Here are the latest findings from Democracy Corp, the group headed by James Carville and Stanley Greenberg:
Monthly tracking from Citizen Opinion shows troubling trends in the public’s experience, perceptions and conclusions. Virtually every personal measure has returned to the lowest point on our seven months of tracking and macro-expectations have darkened too. These shifts coincide with news in July of slower job growth, persistently high unemployment and weaker than expected 2nd quarter GNP growth.
These darkening perceptions have consequences: Democrats are lagging further behind Republicans on which party can best deal with the economy.
The analysis goes on to claim this:
Voters now give the Republicans a 49 to 36 percent advantage on handling the economy, the worst for Democrats in all of our polling.
For the first time in our tracking, a majority of 54 percent believes that President Obama’s economic policies have done nothing to relieve the recession and run up a record deficit; just 39 percent that believe his administration’s efforts averted a worse crisis. This is not consistent with the administration’s argument about economic success.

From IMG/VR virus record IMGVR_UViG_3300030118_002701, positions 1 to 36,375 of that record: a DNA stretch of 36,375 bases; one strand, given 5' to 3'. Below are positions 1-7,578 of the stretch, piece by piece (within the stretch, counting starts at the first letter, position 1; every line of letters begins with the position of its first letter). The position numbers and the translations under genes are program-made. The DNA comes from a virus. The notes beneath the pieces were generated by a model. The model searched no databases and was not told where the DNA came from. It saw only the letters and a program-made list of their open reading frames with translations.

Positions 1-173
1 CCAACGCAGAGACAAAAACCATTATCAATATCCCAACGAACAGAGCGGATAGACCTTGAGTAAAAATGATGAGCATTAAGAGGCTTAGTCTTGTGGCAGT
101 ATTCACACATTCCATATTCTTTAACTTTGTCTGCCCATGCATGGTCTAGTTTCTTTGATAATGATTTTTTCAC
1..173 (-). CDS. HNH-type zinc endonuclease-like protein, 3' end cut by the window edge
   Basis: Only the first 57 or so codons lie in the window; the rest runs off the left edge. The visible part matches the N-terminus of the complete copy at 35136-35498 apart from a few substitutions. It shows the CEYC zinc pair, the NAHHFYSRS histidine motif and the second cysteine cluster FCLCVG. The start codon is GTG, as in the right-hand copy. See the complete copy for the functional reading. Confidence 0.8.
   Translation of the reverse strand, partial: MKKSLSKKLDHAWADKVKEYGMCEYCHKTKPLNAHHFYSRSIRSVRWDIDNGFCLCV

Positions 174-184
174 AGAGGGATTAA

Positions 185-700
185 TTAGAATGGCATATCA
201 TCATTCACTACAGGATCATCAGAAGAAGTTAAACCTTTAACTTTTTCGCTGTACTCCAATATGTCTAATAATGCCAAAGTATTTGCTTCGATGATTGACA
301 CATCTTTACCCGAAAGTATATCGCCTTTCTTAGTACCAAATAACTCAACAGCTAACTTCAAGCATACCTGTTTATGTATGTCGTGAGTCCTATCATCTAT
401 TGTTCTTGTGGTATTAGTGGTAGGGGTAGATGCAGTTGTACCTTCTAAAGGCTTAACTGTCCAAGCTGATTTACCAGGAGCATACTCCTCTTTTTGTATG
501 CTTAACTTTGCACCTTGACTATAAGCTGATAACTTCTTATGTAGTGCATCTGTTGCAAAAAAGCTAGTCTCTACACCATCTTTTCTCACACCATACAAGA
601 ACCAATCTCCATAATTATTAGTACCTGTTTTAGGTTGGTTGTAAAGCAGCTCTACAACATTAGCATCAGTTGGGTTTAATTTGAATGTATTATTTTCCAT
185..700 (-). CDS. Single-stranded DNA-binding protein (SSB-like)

When asked about the vote in November, 52 percent plan to vote Republican to protest the direction of the economy — 11 points more than voting Democratic to not jeopardize the recovery.
These are terrible numbers for Democrats, of course. What is so striking, though, is how commonplace they all seem — just another drop of bad news in an ocean of bad news.
We are seeing a party (Democratic) and movement (liberalism) in the process of collapsing. That doesn’t mean the ruin will be permanent and irreversible; but it is happening at a remarkable speed. And it is somewhat astonishing to witness.
Call it the collateral effects of the Obama presidency.